The other four sections have 8 lines each. Use the different sections to sub-categorize your production costs. One section will be for styling and props. Another for location services and location fees. Yet another for casting and talent. The fourth can be anything - but then, so can be all of them - it could be a discount you offer to meet a budget target (don't forget the minus sign '-' before a discount amount); or it could be for additional, out of the ordinary photography expenses - like large studio hire or super-hi-res equipment hire; or it could be for set building, wardrobe, hair and make-up etc etc. Adjust and amend to your heart's content - and to suit your local conditions.

Frankly, I believe the fact the quotes & invoices are so detailed, makes it easier to justify certain costs. Clarity and transparency are a key in helping your client to decide you're the operator they want ... as are the speed with which you can provide very complex, detailed costings; and your ability to effectively provide alternative Cost Estimates.

Step 8. Every now and then you want to click: command or control 's' (Sort Records - Sort Order - Invoice number), because - even though 'Keep records in sorted order' is clicked - they miraculously may un-sort themselves. It's interesting that command 's' is not 'save'; Filemaker is auto-save.


Step 9. There is a new feature in GOING PRO ... you now have the choice to apply Usage Loading or to not mention it at all in your quoting / invoicing. On the Data Entry screen is a button Usage Loading with a tick box(see the image below). Check out Job (Invoice No.) 101-1 ... to begin with the Job had no Usage Loading applied, but the box was ticked, which meant the Job could potentially be subject to Usage Loading; and indeed, I had to re-quote and in version 101-2 of the Job I quoted 50% Usage Loading (50% of my fee, that is). In Invoice No. 102-1 you can see how an arbitrary amount - other than a percentage of the fee - can be quoted, in that instance $1,000.

But in Invoice No. 105-1 Usage Loading is disregarded (see bottom section of the image below). In some businesses Usage Loading will not be an issue and the button will remain un-ticked with all Jobs, as it is in Job 105-1. In my GOING PRO book I make the point that for commercial photographers, especially advertising photographers, Usage Loading is a big deal; but it may not be for portrait or wedding photographers.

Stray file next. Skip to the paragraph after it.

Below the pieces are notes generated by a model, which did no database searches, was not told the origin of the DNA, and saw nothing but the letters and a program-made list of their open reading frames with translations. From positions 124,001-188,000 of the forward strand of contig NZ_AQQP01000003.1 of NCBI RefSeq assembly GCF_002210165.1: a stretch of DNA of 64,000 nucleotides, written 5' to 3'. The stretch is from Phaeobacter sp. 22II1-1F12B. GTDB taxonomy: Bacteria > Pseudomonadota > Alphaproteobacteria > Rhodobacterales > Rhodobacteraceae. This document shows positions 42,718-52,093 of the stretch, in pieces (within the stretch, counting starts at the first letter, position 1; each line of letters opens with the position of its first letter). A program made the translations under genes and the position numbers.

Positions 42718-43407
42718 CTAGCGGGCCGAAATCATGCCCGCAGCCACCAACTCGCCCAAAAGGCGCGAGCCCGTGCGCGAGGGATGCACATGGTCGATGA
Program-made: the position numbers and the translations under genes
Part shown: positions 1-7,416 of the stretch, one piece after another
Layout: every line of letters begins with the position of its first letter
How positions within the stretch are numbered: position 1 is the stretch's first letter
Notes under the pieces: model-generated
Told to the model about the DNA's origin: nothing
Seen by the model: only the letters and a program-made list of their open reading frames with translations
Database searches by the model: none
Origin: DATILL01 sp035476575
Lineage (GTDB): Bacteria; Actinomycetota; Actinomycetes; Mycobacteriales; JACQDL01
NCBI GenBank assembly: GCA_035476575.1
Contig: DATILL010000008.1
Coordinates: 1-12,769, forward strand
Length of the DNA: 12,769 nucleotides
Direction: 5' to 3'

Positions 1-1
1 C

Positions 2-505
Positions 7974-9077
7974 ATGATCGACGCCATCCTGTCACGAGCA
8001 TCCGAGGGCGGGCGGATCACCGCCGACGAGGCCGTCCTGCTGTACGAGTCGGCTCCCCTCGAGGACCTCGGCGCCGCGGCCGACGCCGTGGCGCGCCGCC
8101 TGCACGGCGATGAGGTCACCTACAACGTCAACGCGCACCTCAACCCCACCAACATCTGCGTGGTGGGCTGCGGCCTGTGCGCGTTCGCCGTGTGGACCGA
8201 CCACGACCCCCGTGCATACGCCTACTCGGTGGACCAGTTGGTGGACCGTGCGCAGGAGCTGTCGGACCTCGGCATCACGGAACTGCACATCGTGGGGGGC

So now you have three choices: You can apply "0" (zero) Usage Loading, by ticking the box but without entering any Usage Loading ... in which case you make your client aware of the fact that Usage Loading may apply; you can apply a percentage or an arbitrary amount of Usage Loading to your Jobs ... or you can disregard Usage Loading and leave the box un-ticked.


Step 10. By the way, there's also a button to create a New Duplicate Record ... that's a combination of a New Job and a Duplicate Job, where you create a Job with a brand new Job number, but with all the items and prices from the former Job duplicated; you may want to quote to a client the exact same costs you have previously quoted/charged somebody else ... or indeed a similar Job, where you simply change one or two items - you may actually create a template, where you have created a record of a Job you charge frequently.

And there's more info in the Overview: When a Job has gone ahead, you tick the relevant box. Now its value will be calculated in the Overview ... the sum of A + B Invoice is added to Total Sales to Date and the respective amounts are added to the A Invoices Outstanding and B Invoices Outstanding columns ... until you click either tick box paid.

You have an alternate viewing option in Overview: Show 'live' Jobs ... clicking here shows you all jobs that have gone ahead and where Invoices are outstanding. Show all Jobs takes you back to the general Overview. Have a look now how all this information we have entered shows up in the various GOING PRO layouts ... once you click the respective buttons at the top of the screen you get: Overview, Data Entry, Cost Estimate (all shown above), and the Cost Estimate Cover, A Invoice, Talent Release, Call Sheet, Price List as well as the B Invoice (shown below) ... these PDFs are the documents available in the GOING PRO Jobs Data Base, designed for emailing to your client. Note: On-screen, in 'browse' mode (command or control 'B'), you don't see your letterhead ... it only shows on the 'printed' PDF ... which you can preview (command or control 'U').